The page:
With Fewer Competitive Districts Comes Less Incentive To Compromise

Melissa Block speaks with David Wasserman, House editor for The Cook Political Report, about the leanings of congressional districts in the U.S., polarized districts and roots in the shutdown.

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MELISSA BLOCK, HOST:

For those who were hoping to find a way to end the government shutdown and break up partisan gridlock in Washington, you won't find much hope if you look at the electoral map of the U.S. House of Representatives. That map shows a deeply polarized country, covered in a lot of deep blue and deep red; so deep that the vast majority of House members are in seats considered safe.

David Wasserman of The Cook Political Report has been crunching the numbers in the country's congressional districts and he joins me now. David, welcome to the program.

DAVID WASSERMAN: Thanks for having me.

BLOCK: Now, as you look at that red-blue divide in the House, do you see it widening?

WASSERMAN: Yes. And what's more alarming than the fact that it's widened is that there is no sign that it's slowing down. Back in '95 and '96, the last time we endured this government shutdown, there were 79 Republicans who came from districts that President Clinton had won in 1992. And there were 20 House Democrats who came from districts that President Bush had won in 1992. There was some more incentive to compromise.

Today, there are only 17 Republicans who come from districts that President Obama won in the last election. And only nine Democrats from districts that Mitt Romney won. So the number of districts where there is some incentive to compromise, to come to the middle - these crossover districts, so to speak - has gone from 99, 17 years ago, to just 26 today. That's remarkable.

BLOCK: You also look at something that you call The Cook Partisan Voter Index. Now, explain what that measures and what it shows with the current House, compared with the House in that '95, '96 government shutdown that you're talking about.

WASSERMAN: The Cook Partisan Voter Index is an attempt to measure of the 435 congressional districts relative to the national average on a partisan scale. Back in '95 and '96, there were 164 districts, a plurality of all districts, that were between the political 40-yardline so to speak. They had very competitive congressional elections. And in those districts there was really some incentive to play towards the middle of the electorate.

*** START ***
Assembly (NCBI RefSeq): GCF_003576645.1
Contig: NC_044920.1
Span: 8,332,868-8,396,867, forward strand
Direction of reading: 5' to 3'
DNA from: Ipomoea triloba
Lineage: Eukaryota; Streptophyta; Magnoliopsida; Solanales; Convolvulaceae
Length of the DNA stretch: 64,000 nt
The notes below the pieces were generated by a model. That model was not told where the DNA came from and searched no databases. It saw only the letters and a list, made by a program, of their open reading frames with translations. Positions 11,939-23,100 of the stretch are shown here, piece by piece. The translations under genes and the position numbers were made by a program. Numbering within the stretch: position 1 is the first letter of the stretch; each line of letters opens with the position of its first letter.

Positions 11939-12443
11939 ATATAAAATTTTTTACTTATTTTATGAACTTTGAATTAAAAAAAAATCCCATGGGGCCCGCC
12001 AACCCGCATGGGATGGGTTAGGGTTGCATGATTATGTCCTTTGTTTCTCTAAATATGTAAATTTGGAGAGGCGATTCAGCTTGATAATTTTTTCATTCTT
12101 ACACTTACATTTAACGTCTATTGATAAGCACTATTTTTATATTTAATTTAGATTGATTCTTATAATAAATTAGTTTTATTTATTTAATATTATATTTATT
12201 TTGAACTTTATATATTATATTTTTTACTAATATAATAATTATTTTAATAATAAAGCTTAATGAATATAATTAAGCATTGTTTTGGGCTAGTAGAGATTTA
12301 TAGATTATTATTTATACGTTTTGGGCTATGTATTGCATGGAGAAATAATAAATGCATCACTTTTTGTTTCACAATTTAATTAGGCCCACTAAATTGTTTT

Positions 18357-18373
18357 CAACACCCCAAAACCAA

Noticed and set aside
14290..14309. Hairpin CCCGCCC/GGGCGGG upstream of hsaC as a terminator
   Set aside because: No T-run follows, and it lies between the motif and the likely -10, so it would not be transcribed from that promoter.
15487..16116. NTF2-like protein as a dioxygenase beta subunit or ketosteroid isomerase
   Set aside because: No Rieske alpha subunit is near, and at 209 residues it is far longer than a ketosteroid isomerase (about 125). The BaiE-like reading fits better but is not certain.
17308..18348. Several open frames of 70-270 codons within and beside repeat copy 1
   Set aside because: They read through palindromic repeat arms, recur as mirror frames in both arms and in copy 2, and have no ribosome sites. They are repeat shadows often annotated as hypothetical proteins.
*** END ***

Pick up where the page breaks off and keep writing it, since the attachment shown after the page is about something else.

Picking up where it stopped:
Over the course of the last 17 years, for several reasons, that number has shrunk to 90 congressional districts - almost a fifth of the House. And so, the middle has slowly vanished and it could continue to vanish.

BLOCK: And those would be the districts that would be maybe pink or a light blue. They wouldn't be these deep colors that we're seeing now.

WASSERMAN: Exactly.

BLOCK: How much of an impact as redistricting had in creating these safe seats and the polarization that you're talking about?

WASSERMAN: Well, this geographic polarization in the House has really occurred in two steps. The first and perhaps more prevalent phenomenon that's gone underreported is the geographic self-sorting of the electorate of voters choosing - whether subconsciously or not - to live in places where the vast majority of their neighbors agree with them politically. And that effect has nothing to do with redistricting.

However, mapmakers through the redistricting process have capitalized and compounded that trend by carving increasingly conservative and liberal districts safe seats for themselves and safe seats for the other party, trying to maximize their political advantage. As a result, of the Republican-led round of redistricting after 2010, we estimate that Democrats would actually need to win 6.8 percent more votes for House nationally, in order to win the barest possible majority. That gives you an idea of just how uphill the battle is for Democrats across the country.

BLOCK: Do you see any indication that in the next election, there may be less polarization than we're seeing now, that we may be more purple than strongly red or strongly blue?

WASSERMAN: Well, you have to keep in mind that America and the electorate that we see out there hasn't really changed all that much, in terms of its ideological composition. What has changed is that the parties have become more homogenous, so as to leave out any incentive for compromise. And it's fostered an environment in which primaries are tantamount to election in many districts. And it's the most viable strategy for candidates running in party primaries to run as far to the left or right as possible.

Most Americans do not vote in primaries. And these very small turnout elections are largely what has created the group of members that are at loggerheads in the House today.

BLOCK: David Wasserman is the House editor for The Cook Political Report. David, thanks so much.

WASSERMAN: Thank you so much, Melissa.

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